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Vasa Praevia: A preventable tragedy Elizabeth Daly-Jones Ultrasound Services Manager Queen Charlotte’s and Chelsea Hospital, London


Outline • What is Vasa Praevia (VP)? - Incidence - Implications • Diagnosis with ultrasound - Assessment of cord insertion site - Assessment of placental appearance / location - Consideration of other risk factors • Difficulties in diagnosis • Best practice guidance • Conclusions


What is Vasa Praevia (VP) • A life-threatening condition linked to fetal / neonatal death • Fetal vessels course over or close to cervix beneath the presenting part - Unprotected by Wharton’s jelly or placental tissue

• The vessels are vulnerable to laceration and compression - Most commonly at the time of delivery


Classification of Vasa Praevia • Type 1

• Type 2

Velamentous cord insertion (VCI)

Vessels join placenta to accessory lobes


Incidence • Approximately 1 in 2,500 deliveries • Of 734,000 UK births last year 293 would be affected • Also note the incidence in IVF pregnancies may be 1 in 300 • Note the true incidence is likely to be higher than reported figures


Incidence (Cont.) • The reporting of Vasa Praevia underestimates the scale of the problem • Death certificates in England and Wales which mention vasa praevia have the following incidence - 2001: 1 - 2002: 0 - 2003: 2 - 2004: 1 - 2005: 0 • QCCH interim audit results suggest 1:1250


Implications • Fetal or neonatal death due to exsanguination or asphyxiation • Antenatal diagnosis via ultrasound and caesarian section are critical to reduce high mortality rate - e.g. a multi-centre trial of 155 cases of VP found those with a pre-natal ultrasound diagnosis had a 97% survival rate compared with 44% without


Diagnosis with ultrasound • Assessment of placental cord insertion site • Assessment of placental appearance and location • Consideration of risk factors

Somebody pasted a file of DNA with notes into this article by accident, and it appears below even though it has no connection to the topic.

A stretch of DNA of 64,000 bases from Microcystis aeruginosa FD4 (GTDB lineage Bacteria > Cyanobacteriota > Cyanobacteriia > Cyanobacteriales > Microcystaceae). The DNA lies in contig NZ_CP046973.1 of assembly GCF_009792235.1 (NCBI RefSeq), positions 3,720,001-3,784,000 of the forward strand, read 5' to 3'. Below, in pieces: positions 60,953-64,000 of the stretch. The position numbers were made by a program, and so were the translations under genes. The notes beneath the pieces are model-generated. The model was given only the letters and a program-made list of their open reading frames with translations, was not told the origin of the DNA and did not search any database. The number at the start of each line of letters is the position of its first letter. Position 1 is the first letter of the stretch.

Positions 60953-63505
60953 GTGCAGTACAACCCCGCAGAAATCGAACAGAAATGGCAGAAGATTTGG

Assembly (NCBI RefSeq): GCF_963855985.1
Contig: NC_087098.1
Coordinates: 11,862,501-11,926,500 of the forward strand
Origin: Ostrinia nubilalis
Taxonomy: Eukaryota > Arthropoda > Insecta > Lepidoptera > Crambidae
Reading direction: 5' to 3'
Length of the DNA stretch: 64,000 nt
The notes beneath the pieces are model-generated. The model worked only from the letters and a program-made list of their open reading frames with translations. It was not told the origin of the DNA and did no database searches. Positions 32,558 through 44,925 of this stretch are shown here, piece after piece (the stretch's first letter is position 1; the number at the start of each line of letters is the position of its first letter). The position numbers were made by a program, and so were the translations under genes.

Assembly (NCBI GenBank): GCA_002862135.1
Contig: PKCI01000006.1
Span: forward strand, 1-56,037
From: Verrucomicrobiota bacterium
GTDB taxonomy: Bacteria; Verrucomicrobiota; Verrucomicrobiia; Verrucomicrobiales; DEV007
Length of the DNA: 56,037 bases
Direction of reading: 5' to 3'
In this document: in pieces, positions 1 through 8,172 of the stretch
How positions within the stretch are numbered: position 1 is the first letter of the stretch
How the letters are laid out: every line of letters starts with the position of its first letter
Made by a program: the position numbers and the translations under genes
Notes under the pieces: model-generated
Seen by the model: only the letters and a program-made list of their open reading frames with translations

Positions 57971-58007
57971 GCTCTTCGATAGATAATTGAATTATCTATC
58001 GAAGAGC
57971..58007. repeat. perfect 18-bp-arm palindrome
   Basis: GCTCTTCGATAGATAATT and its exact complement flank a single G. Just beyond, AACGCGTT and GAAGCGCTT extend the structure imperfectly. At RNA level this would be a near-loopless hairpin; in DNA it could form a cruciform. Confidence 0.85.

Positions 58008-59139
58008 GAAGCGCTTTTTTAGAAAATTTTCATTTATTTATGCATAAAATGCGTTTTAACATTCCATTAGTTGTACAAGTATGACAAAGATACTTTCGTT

Assessment of cord insertion site • In 1% of pregnancies cord inserts away from placental edge - VCI leads to a higher risk of Vasa Praevia (6%) • Use high resolution grey-scale ultrasound to image the fetal surface of the placenta • Use colour flow imaging to distinguish entry of umbilical vessels from loops of umbilical cord • Evaluate the internal os area with TA or TV scan and crucially with colour doppler


Assessment of cord insertion site

TA grey-scale image of insertion site

TA using colour doppler


Assessment of cord insertion site

TV of a VP Type 1

TV with colour doppler


Assessment of cord insertion site

TV doppler image

Pathological specimen of a VCI


Assessment of placental appearance / location • Fetal vessels crossing the cervix between placental lobes typical of VP type 2 • Placenta praevia and low lying placenta represent additional risk factors • Assessment of the placental site in relation to the internal os • Utilise colour doppler over the area around the cervix • Transvaginal scan if optimal visualisation is elusive


Assessment of placental appearance / location

VP type 2 - vessels crossing cervix between the main lobe and the succenturate lobe

Bilobed placenta with VCI


Consideration of other risk factors Succenturate Multi-lobate placenta IVF pregnancies

Low lying placenta or placenta praevia

(1:300)

Risk Factors PV Bleeding

Multiple Pregnancies Velamentous insertion (6% associated with VP)

(10% of VP occurs in twins)


Difficulties in diagnosis • Factors that make assessment of VP difficult - Obesity - Abdominal scarring - Awkward fetal position - Flash artefacts


Difficulties in diagnosis • Beneficial strategies - Colour flow mapping to assess cord insertion

- Visualisation during 2nd trimester given greater fluid volume - Abdominal manipulation and lateral positioning of mother - Transvaginal examination of lower segment


Difficulties in diagnosis

Transabdominal scan showing cord close to internal os

Use of Doppler to confirm a suspicious structure is not a vessel


Difficulties in diagnosis

TA scan with possibility of vessels near cervix

Repeat image confirming flash artefact


Best practice guidance • The exclusion of vasa praevia during the anomaly scan should be standard practice • Departmental protocols should reflect this • Tools, such as the Astraia fetal database, can offer support - Mandatory fields can and should be created


Best practice guidance • The UK Vasa Praevia Awareness Group offer training material (see www.vasapraevia.co.uk for more details) • Jeanty’s algorithm for the 2nd trimester anomaly scan also provides valuable guidance


Best practice guidance


Conclusions • Evaluation to exclude VP should be adopted in all routine anomaly scans as a matter of urgency • Until this occurs babies will die unnecessarily and families will continue to suffer the avoidable loss of a healthy baby


Thank you!


Contact details Elizabeth Daly-Jones Ultrasound Department Queen Charlotte’s and Chelsea Hospital Du Cane Road London, W12 0HS elizabeth.dalyjones@imperial.nhs.uk


Vasa Previa talk Oct 08 V2